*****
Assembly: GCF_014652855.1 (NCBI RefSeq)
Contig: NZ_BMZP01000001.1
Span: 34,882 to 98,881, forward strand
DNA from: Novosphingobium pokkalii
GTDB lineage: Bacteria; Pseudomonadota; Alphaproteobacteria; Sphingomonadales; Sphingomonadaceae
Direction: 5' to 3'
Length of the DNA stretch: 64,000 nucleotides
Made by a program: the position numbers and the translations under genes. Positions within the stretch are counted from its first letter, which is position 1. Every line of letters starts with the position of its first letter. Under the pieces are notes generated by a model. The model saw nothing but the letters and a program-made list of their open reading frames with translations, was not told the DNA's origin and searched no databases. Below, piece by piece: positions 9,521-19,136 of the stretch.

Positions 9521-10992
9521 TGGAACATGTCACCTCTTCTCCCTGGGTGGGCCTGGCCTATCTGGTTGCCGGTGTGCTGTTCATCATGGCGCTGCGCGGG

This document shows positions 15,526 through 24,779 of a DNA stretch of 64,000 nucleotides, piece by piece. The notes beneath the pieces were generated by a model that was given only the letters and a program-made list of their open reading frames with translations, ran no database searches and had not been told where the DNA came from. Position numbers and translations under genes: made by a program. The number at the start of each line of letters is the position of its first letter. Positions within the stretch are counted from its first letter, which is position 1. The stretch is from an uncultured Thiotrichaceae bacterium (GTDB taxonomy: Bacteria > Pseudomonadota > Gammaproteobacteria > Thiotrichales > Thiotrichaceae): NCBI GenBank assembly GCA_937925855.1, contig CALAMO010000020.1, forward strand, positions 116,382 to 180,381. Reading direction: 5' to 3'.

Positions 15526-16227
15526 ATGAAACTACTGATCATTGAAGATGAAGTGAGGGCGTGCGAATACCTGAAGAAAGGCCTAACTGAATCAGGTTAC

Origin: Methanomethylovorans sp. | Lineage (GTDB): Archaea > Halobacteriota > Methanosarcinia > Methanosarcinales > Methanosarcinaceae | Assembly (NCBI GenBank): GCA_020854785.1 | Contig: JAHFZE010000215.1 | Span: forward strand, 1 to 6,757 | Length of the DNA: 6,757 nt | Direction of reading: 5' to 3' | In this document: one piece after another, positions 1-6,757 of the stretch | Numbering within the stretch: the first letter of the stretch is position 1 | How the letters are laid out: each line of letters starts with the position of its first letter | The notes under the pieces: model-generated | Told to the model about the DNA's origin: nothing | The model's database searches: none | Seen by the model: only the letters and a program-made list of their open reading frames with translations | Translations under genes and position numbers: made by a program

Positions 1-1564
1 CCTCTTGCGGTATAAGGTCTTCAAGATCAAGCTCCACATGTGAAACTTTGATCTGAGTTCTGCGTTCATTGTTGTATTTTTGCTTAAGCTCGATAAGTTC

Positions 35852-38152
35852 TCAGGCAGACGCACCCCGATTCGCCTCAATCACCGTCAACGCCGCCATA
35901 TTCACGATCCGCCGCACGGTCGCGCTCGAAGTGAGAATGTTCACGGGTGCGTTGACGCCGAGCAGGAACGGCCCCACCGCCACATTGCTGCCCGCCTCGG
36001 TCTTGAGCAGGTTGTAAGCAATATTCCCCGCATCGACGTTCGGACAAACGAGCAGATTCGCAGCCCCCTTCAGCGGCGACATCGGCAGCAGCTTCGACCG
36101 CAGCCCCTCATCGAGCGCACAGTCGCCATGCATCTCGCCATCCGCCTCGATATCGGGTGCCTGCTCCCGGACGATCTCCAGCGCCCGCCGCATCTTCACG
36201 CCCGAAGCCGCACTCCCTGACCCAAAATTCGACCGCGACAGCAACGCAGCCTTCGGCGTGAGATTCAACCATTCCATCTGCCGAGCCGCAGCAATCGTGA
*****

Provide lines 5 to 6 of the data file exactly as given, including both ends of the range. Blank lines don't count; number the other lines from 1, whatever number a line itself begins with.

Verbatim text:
GTDB lineage: Bacteria; Pseudomonadota; Alphaproteobacteria; Sphingomonadales; Sphingomonadaceae
Direction: 5' to 3'